Creative Partnerships Australia has announced the recipients of its 2020 Creative Partnerships Awards, with Adelaide Festival Co-Artistic Directors Rachel Healy and Neil Armfield receiving the Arts Leadership Award.
Neil Armfield and Rachel Healy are the winners of the Arts Leadership Award. Photo © Shane Reid
“This year’s winners are all committed to being more than financial contributors,” Creative Partnerships Australia CEO Fiona Menzies says. “Each expresses a process of really getting to know the organisations they support, in order to fully understand what they need. They provide valued advice, as well as advocating for them and championing them.”
The Emerging Philanthropist Award goes to Alexandra Burt, who is West Australian Ballet’s Patron of Giving, as well as contributing to the West Australian Opera, West Australian Symphony Orchestra and the Venice Biennale, amongst other organisations.
CEO and Managing Director of Telstra Andy Penn receives the Business Leadership Award.
Maureen Wheeler and Tony Wheeler – who were instrumental in supporting Opera Australia bring The Ring Cycle to Melbourne, as well as supporting Melbourne Theatre Company, Melbourne Festival, Malthouse Theatre and Melbourne Fringe, and creating the Wheeler Centre in Melbourne – have been honoured with the Philanthropy Leadership Award.
The Arts Visionary Award was awarded jointly this year, to S Baillieu Myer and Sarah Myer – who have supported the Myer Music Bowl, Arts Centre Melbourne, Heide Museum of Modern Art, Grafton Regional Gallery, the Australian Tapestry Workshop, McClelland Sculpture Park and many other cultural institutions – and Lady Primrose Potter, a founding member of the Bell Shakespeare Company, Patron in Chief of the Melbourne Opera and Director of the Museum Potter Museum of Art, who has also been President Annual Giving Program with the Australian Ballet, which has named its headquarters after her.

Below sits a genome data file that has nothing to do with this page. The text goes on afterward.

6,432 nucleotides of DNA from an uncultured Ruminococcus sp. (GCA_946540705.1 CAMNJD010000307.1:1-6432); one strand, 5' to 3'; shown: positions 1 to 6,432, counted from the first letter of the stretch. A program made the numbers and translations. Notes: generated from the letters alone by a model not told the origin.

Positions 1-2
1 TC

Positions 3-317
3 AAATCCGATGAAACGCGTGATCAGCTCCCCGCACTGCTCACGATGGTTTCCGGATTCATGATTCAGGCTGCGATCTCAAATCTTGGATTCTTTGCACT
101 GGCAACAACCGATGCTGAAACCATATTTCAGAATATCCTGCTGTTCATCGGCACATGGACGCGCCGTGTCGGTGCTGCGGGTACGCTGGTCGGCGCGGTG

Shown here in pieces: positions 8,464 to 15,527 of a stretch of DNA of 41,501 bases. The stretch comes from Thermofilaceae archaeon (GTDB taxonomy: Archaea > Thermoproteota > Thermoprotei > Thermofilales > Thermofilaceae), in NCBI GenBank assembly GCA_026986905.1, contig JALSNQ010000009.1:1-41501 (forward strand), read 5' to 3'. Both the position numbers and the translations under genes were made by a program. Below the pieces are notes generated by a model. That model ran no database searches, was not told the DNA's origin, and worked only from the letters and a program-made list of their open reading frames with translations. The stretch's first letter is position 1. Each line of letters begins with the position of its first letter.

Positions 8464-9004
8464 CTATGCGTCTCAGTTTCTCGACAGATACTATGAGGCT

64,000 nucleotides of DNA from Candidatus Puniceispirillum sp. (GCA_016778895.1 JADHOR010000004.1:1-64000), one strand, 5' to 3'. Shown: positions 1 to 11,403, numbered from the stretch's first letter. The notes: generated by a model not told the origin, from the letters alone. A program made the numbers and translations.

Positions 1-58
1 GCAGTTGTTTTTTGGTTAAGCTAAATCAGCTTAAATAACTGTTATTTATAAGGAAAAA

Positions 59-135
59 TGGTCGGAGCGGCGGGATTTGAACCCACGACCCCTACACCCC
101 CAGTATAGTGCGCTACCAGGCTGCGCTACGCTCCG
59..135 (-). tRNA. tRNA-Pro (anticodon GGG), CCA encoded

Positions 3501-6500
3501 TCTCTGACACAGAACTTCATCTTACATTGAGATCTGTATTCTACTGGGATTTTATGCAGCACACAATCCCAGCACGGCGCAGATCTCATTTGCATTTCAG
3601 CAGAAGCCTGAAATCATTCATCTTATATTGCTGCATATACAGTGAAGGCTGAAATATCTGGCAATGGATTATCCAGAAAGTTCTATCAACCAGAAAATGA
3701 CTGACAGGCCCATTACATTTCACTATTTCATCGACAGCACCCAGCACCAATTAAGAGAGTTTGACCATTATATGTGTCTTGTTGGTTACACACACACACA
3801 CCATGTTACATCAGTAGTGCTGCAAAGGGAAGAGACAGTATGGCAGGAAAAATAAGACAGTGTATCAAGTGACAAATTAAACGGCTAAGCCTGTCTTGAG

“Donors and businesses who support the arts understand that there’s a benefit to the community at large of having a vibrant arts and cultural sector in Australia,” Menzies says. “This has never been more stark than during the coronavirus pandemic, when so many Australians turned to the arts for comfort, meaning and entertainment, be it music, screen, books, crafts and so on. Australians love both consuming and participating in arts and cultural activities.”
Armfield said receiving the Arts Leadership Award felt “sweet and unexpected”.
“Basically we’re trying to produce an Adelaide Festival that is as memorable and meaningful to audiences and artists as the great festivals that I travelled to Adelaide to experience in the early 80s,” he says. “There’s a lot of energy gathering behind us as people sense that something is happening here.”
Private giving and philanthropy is “hugely important” to the Festival’s success, he says. “There are key events that we couldn’t consider without philanthropic support as they would absorb too much of the programming budget. The festival opera, for instance, has been a signature event from our first festival in 2017. It’s what makes many audiences travel here in the first place. We can only produce it because of the growing support of our Opera Donor Circle.”
Armfield also explains that business partnerships have always been fundamental to the Festival. “The Adelaide Festival began in 1960 because a group of businessmen made it happen. There was no government support for the first decade of the festival’s history,” he says. “That said there is a shift in recent years which has seen a growth in private philanthropy over sponsorship. But we take pride in our business partnerships and find that businesses are proud of their association with us.”
The COVID-19 pandemic has affected everything about the Festival. “But the most interesting effect has been a sense of greater care, of appreciating what we have because we realise how fragile it is and indeed how vulnerable we all are,” he says. “There is a love of the arts and of the Festival and individuals and businesses are going out of their way to express their support because they want it to happen.”
Menzies says that the COVID-19 pandemic has brought the arts, donors and businesses even closer together. “Given that the arts were completely shutdown and are only just emerging now, strong relationships with donors and business partners have become stronger,” she says. “The potential of the absence of the arts made everyone realise that they must be supported through this tough time, so that they are there when we emerge to our new normality.”